This is going to sound SO spoiled, whichever way I frame it (because we actually get to travel) but boy, I hate making travel arrangements. Figuring out dates of travel, times, connections, car hire, stop offs, places to stay and who will have us – but it’s an expat way of life and we have to suck it up and get used to it. To others, it appears glamorous to be constantly jumping on planes. It is, but there sure is a little ground work involved in all of this continent hopping.
Planning the annual invasion/D Day landings
We love visiting family and friends and look forward to it (and I’m proud to say that they love visiting us here too), but it’s the planning stage that throws me. Stress levels can reach ‘critical’ in record time (Obviously not helped by the fact that I love to do everything last minute). “What do you mean you haven’t booked the hire car yet? It’s going to cost the flipping earth now!”
When we travel, we plonk ourselves down in the homes of family and friends. So when planning holiday, not only are we figuring out where we want to be when but also if the person receiving us on the other end actually wants a 5 prong invasion on those exact dates (are they gasping? Spurting out their coffee as our email pops into their inbox? Probably). Surely there must be some kind of medal for families who are willing to take in itinerant expats in great numbers, at short notice? (a quick thank you to all the long suffering receivers of our growing tribe for the past 18 years!!)
Travelling with small kids
When the kids were younger life was more sweetly simple. I would try to restrict length of visits with family to 2-3 weeks max as we couldn’t move around much. Having 3 small children in tow made me feel like Gulliver pinned down by the Lilliputians. Friends were only glimpsed every 3 years or so as I concentrated instead on family. Now they are teenagers, there are different problems. They eat a lot, need full size beds and have their own agendas. On one hand we are ‘freer’ in the sense that everyone is up for an adventure – but on the other, we are tied by the fact that we can hardly fit into one car.
Holidays within holidays
And for the past couple of years we’ve been lucky enough to have holidays within holidays which, though always fun, adds a little extra frisson to the mix. Last year we were juggling airbnb in Lisbon, foreign exchange and Portuguese car hire. Did you know that the Portuguese don’t recognise a Kenyan driving licence? Neither did we until we found ourselves there, hapless, in some industrial area car hire place. Outcome? I find myself driving on the wrong side of the road out of Lisbon, cursing at my husband who was now looking forward to a week on the Sangrias.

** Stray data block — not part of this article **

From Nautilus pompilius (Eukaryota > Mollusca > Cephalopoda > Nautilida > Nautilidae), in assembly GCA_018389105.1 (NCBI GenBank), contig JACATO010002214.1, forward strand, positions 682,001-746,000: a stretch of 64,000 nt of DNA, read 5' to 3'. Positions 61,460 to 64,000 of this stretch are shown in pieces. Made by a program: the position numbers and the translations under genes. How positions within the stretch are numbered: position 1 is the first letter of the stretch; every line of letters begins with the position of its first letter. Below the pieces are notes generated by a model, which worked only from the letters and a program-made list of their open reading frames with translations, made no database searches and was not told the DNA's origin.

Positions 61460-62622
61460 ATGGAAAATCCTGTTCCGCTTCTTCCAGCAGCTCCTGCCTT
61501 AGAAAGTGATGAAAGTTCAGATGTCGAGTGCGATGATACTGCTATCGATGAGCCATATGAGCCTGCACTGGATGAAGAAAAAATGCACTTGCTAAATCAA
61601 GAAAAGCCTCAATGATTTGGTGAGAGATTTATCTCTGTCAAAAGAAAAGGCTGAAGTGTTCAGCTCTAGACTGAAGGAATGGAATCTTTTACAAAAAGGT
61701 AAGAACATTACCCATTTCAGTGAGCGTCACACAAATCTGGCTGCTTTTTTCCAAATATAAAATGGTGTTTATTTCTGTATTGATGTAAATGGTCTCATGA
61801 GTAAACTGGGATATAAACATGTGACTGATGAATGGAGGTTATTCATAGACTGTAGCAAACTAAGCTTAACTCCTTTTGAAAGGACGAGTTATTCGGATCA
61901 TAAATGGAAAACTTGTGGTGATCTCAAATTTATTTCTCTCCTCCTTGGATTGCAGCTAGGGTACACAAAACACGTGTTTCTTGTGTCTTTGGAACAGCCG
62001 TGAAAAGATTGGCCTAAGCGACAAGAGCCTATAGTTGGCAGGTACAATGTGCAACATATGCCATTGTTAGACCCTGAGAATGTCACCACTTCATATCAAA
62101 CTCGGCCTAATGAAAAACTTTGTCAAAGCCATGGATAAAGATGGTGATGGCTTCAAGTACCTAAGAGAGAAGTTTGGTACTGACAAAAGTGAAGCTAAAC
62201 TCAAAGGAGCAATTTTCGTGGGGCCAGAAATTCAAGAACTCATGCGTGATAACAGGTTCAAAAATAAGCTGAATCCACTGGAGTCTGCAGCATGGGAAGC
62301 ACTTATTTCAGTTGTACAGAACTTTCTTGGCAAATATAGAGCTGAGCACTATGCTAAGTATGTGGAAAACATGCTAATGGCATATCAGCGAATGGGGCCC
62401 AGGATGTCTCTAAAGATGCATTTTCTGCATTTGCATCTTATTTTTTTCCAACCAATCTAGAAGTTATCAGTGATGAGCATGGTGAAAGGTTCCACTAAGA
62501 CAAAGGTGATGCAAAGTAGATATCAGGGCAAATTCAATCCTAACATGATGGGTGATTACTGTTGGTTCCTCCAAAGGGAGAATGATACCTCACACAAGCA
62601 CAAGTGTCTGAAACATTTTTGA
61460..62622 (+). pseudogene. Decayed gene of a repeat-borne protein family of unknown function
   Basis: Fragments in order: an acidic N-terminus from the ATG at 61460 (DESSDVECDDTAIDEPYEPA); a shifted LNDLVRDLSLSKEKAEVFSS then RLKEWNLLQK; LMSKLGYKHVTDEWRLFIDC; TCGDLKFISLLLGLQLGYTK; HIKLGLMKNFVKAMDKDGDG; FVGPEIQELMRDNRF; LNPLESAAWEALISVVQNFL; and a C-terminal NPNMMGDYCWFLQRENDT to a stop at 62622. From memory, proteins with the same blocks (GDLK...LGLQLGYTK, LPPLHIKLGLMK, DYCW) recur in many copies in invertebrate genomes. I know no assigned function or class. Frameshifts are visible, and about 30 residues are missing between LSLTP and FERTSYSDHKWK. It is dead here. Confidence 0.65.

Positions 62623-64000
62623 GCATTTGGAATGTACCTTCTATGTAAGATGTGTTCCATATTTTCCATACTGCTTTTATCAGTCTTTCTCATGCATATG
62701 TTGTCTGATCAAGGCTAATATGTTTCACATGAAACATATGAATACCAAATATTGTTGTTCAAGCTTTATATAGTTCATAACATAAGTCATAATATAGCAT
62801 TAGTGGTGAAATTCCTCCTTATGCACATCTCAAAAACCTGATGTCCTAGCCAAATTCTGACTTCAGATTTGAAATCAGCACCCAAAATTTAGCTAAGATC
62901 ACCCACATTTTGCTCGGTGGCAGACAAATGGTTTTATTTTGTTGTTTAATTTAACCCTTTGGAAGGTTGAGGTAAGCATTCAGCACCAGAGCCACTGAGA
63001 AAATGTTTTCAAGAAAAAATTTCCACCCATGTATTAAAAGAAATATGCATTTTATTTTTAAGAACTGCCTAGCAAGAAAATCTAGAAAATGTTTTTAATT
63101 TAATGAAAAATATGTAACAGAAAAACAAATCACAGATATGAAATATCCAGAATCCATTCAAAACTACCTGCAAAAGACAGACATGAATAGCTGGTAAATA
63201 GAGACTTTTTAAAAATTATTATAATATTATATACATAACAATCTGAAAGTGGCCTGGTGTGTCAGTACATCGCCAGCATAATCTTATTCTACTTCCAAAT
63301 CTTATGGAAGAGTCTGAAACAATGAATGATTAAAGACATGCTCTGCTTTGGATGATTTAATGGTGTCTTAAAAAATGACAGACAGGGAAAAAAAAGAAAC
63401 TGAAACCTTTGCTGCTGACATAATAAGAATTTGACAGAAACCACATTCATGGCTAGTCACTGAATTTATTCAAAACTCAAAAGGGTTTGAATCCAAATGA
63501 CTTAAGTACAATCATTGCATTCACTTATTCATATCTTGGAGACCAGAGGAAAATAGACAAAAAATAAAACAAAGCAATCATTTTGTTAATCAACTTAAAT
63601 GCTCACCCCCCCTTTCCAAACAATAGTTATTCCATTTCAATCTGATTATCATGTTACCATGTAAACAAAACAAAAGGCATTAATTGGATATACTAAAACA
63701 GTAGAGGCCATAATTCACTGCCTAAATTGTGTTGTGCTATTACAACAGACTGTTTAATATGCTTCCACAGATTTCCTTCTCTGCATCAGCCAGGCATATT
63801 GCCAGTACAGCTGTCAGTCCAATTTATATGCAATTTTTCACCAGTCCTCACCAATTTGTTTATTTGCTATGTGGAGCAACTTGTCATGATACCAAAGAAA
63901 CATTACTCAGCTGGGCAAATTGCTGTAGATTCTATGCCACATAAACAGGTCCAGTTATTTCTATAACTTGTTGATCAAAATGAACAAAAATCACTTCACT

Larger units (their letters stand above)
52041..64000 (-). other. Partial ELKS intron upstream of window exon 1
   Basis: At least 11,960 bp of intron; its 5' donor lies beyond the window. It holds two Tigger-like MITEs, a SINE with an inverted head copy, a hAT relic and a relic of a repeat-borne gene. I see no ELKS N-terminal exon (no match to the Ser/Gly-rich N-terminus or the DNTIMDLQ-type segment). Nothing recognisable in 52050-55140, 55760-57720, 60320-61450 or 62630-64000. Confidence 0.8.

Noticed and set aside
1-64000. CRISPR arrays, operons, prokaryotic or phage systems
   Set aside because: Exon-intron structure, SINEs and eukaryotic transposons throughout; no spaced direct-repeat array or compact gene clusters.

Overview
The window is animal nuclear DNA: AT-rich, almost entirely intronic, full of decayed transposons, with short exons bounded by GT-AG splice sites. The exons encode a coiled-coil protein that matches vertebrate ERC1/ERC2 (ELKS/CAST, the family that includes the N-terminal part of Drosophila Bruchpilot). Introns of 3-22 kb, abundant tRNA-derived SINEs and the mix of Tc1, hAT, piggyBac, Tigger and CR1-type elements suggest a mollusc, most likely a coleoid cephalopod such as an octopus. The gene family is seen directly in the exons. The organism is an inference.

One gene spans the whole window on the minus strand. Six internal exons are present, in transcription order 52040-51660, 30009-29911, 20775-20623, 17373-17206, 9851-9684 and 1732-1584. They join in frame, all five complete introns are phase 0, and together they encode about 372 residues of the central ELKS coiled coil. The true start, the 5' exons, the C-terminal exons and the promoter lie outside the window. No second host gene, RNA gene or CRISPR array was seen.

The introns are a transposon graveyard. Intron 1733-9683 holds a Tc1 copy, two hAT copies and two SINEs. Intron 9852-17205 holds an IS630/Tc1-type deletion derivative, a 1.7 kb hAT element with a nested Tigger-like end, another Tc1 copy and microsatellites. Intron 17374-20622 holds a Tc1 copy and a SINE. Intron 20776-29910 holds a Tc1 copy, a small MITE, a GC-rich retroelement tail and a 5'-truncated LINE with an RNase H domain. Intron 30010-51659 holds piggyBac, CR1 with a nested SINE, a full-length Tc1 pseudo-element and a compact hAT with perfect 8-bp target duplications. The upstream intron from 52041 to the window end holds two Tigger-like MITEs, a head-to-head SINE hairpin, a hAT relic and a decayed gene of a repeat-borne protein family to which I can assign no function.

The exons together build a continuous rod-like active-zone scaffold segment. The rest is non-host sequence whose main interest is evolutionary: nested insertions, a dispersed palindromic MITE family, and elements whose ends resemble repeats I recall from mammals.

Kids studying overseas
2 daughters based at school in the UK add yet more administrative stress. They need to get to the airport on the right day when school closes and somehow and get back to school from Kenya at the exact same time as everyone else. Sometimes this means flying on absolute peak days (like 4th Jan) and securing them a seat means thinking a long way in advance and still sometimes paying the earth. A recent catastrophe has been the 16 year old announcing that she would actually like some kind of social life in the UK too. So tickets are booked around term dates to protestations that come later when she realises she is missing yet another paaarrrrttttyyy!
And the half term challenge, if you choose to accept it, is…..
This half term has been my biggest logistical challenge yet. A ski trip!! All that was required was to get the 2 teenagers in England to my brother-in-law’s house via train (changing in London), from there they would get in a car to be driven to the Alps with their 3 cousins (just 7 in the car for over 8 hours plus Eurotunnel – no problem – not sure how to repay my brother-in-law and his wife for this favour). Then myself, husband and youngest daughter fly to Geneva – where we pick up a hire car, do a supermarket shop in France, find the self-catering chalet (crossing from France to Switzerland), let ourselves in (having found the key under the mat), make beds etc.
Add to that the fact that of course, we have no ski gear, so have been begging and borrowing from relatives and, believe it or not, I miraculously found a most fetching ski outfit for myself and my husband in mitumba (kenya’s second-hand clothing markets). I’ve also spent this week pulling moth eaten wool sweaters out of deep storage and panicking about layers – sneezing as I go as well as explaining to teenagers via Facetime that no their Nike Airmax won’t work in a ski resort. Messaging has gone something like this: ‘pack tights; buy gloves from the school shop; pack anything that’s wool (what do you mean you don’t understand what wool is?!) And don’t forget your passports!’
I personally have forgotten how to cope with the cold (this photo taken from where we will be staying literally scares me half to death!). The remainder of the family have barely ever experienced properly cold weather. There’s no doubt that my husband and I will look very eccentric on the slopes – me wearing my ‘vintage’ 2006 official Cananda Olympics ski gloves and colour run disaster second hand jacket – but nothing ventured, nothing gained. Comfort zone stretched and off we go…!
Oh and the Kenya contingent of our family have all had a sick bug this week, and we’ve had visitors, so shopping and packing has been a challenge. Roll on half term!
Featured image credit: Unsplash.com